However, all the talk about the four "C"s ignores the fact that these gems are traded in a free market where supply and demand rules supreme. The huge variation in gemstone value are of course based on the classic quality factors but are also influenced greatly by market factors. The complication is that these markets do not always behave as the economic textbooks say they should.
SUPPLY AND DEMAND
All other things being equal, gems that are very rare should be priced at much higher values than ones that are very common. This is generally true. Of course, the diamond market is a classic example of how this is not totally accurate as the very strict marketing and control of supply creates a higher price than it would otherwise be. The value of diamond would indicate that this gem is very rare - in fact, there are a number of gemstones that are much rarer including good sapphire.
The other side of the equation is demand. Effective marketing campaigns can create demand and increase price. Again, diamond is another classic example of this where the De Beers campaign "a diamond is forever" has created a perception that diamonds are the automatic choice for an engagement ring. Diamond prices are much higher than for other gems of similar relative rarity due to strong and effective marketing and control of supply. On the other hand, if the supply of a particular gem is so small that it is difficult to create and maintain demand, price for that gem may be lower than the rarity of that gem would indicate.
Another interesting fact is that exactly the same stone can have a very different market value in different countries simply because of different market conditions applying. For this reason, market appraisals or valuations can also be very different as the valuer must give their opinion according to the relevant market. These differences have become even more apparent with the development of online sellers like ourselves.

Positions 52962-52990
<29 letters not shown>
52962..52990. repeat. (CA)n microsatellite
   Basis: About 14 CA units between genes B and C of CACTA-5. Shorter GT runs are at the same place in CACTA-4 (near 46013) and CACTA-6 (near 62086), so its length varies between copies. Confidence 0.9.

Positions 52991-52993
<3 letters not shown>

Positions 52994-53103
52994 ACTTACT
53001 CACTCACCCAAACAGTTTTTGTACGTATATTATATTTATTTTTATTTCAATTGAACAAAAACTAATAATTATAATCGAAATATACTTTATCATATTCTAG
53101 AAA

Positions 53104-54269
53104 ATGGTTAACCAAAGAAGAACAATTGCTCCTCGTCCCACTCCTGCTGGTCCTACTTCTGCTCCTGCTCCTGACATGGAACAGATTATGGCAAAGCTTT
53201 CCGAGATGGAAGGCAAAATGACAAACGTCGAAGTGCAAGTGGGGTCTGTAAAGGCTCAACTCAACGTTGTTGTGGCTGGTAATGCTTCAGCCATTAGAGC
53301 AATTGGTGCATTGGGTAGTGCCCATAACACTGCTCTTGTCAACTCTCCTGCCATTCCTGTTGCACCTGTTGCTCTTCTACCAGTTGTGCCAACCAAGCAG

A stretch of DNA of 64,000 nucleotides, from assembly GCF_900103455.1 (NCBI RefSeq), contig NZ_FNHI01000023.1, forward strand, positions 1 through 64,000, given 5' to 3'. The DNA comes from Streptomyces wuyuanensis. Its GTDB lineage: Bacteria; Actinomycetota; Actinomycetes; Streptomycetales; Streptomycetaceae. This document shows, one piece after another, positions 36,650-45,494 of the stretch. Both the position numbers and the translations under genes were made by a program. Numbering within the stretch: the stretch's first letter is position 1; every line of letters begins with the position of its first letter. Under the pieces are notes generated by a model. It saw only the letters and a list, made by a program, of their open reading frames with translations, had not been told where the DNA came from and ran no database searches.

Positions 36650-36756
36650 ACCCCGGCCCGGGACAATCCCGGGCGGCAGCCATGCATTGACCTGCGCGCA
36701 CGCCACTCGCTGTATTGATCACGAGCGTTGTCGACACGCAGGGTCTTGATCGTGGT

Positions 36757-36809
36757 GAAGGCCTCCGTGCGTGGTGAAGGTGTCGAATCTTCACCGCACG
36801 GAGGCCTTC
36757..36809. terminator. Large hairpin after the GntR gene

Previously gems were divided into precious gems (diamonds, rubies, emeralds, sapphires) and "semi-precious stones" (everything else). This division is no longer considered useful as there are many rare and valuable gems in the “semi-precious” family.
SUPPLY CHAIN AND MARKUP FACTOR
Another point that is often overlooked! The typical chain of supply from the miner to the retail buyer is much longer then most would realise. From our experience most sapphire changes hands at least six times (or even more) in this supply chain. Each time this happens, a markup occurs in the price of the gem. This is simply how each person in the supply chain gets paid for their services. As the sapphire or other gem goes higher up the supply chain, the level of markup also increases.
This explains why you may see a particular item on a site like ours and be concerned that it is too cheap so therefore may not be as good as the more expensive product. The reason for this is simple - our gems have only been sold once, not many times.
While we do not suggest that you search for the cheapest option, do not believe that the most expensive one must be the best. We have seen many sapphires in particular sold at unbelievable prices for the quality of the gem - some sellers with big reputations may sell quite ordinary gems due to their market position, other high end vendors deal in only the very best gems. Your challenge as a buyer is to identify who is offering quality gems with good value.
In summary, supply and demand is the primary influencing factor on gemstone price generally while the four “C”s affect the actual value of a particular gem. Often buy buying just under price jumps for size can save serious Dollars,for example a good 6mm/1ct round may sell for $375 and up,the same in 5.5mm/.75ct $225 and up.
Go back to the Grading and Pricing page.